On Mar 7, 2007, at 3:26 AM, Simon Riggs wrote:
If you know that the constraints on each of the tables is distinct, then building a UNIQUE index on each of the partitions is sufficient to prove
that all rows in the combined partitioned table are distinct also.

The hard part there is checking that the partition constraints are
distinct. If the partition constraints are added one at a time, you can
use the predicate testing logic to compare the to-be-added partition's
constraint against each of the already added constraints. That becomes
an O(N) problem.

What is really needed is a data structure that allows range partitions
to be accessed more efficiently. This could make adding partitions and
deciding in which partition a specific value goes an O(logN) operation.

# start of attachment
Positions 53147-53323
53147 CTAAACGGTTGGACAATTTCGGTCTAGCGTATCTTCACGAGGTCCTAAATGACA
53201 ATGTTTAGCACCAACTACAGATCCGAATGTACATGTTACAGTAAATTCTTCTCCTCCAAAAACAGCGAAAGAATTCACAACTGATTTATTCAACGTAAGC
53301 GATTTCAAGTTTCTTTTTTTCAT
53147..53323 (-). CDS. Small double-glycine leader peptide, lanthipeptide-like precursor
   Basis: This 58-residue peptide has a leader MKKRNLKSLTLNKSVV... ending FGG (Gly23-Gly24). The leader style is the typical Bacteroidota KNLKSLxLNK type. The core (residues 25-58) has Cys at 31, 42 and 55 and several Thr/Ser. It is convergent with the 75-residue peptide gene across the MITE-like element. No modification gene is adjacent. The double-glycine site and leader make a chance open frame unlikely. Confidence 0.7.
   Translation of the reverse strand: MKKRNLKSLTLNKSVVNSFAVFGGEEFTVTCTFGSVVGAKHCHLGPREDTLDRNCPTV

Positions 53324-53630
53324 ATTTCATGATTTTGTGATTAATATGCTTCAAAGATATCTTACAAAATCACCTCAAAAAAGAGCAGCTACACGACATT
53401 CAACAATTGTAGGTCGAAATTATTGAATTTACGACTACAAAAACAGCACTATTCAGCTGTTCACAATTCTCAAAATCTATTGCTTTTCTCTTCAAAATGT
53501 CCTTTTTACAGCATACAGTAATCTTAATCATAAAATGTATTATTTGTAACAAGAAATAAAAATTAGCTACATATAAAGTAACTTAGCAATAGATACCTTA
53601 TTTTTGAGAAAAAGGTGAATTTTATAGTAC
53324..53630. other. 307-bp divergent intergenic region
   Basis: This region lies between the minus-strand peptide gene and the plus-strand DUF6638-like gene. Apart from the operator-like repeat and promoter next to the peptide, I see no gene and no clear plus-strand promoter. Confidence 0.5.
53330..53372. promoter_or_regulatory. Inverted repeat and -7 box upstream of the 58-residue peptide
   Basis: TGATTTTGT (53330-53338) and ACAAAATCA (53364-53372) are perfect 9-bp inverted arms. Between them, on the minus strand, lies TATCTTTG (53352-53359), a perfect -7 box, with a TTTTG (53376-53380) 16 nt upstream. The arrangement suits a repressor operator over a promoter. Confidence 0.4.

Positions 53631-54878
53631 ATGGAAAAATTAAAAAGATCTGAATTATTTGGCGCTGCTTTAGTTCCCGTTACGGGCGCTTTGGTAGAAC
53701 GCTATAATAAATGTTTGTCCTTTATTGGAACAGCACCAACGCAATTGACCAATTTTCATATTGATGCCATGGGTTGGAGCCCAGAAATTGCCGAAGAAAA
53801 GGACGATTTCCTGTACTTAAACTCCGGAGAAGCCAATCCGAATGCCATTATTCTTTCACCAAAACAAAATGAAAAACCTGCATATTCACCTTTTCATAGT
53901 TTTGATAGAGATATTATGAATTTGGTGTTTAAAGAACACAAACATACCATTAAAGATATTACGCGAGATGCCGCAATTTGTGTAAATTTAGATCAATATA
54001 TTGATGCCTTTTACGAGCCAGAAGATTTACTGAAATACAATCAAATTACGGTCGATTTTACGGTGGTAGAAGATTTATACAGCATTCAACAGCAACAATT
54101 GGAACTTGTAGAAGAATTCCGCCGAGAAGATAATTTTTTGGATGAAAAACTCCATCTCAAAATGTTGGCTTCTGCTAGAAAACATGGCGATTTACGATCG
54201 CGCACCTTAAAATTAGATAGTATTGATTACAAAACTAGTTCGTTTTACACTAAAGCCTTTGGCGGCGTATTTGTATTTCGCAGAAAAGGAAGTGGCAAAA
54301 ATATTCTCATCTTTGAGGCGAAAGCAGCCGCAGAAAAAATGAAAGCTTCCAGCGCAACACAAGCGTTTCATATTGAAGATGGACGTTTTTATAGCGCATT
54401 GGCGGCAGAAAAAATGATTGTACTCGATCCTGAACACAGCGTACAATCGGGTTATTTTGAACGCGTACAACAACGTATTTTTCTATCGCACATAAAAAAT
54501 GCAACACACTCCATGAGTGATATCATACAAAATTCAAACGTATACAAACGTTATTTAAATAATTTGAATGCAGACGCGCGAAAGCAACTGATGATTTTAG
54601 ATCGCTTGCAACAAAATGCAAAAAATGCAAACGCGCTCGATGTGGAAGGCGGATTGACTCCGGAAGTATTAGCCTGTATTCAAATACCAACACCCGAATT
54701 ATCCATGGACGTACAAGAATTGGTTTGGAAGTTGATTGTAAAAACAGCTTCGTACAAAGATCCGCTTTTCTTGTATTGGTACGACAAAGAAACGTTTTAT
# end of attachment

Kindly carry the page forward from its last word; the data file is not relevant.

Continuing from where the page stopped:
Directing data to child tables with triggers pretty much necessitates having some way to codify what partition a particular row belongs in. IE: for partitioning by month, you'll see things like naming the partition tables "parent_table_name_$YEAR_$MONTH", so the 'partitioning function' takes a date or timestamp and then returns what partition it belongs to. Perhaps there is some way to use that mapping to drive the selection of what partitions could contain a given value?

One possibility would be to require 3 functions for a partitioned table: one accepts the partitioning key and tells you what partition it's in, one that tells you what the minimum partitioning key for a partition would be, and one that tells you what the maximum would be. If the user supplied those 3 functions, I think it would be possibly to automatically generate code for the triggers and check constraints. The min/max partition key functions might allow you to more efficiently do partition elimination, too.
Jim Nasby                                            [EMAIL PROTECTED]
EnterpriseDB      http://enterprisedb.com      512.569.9461 (cell)

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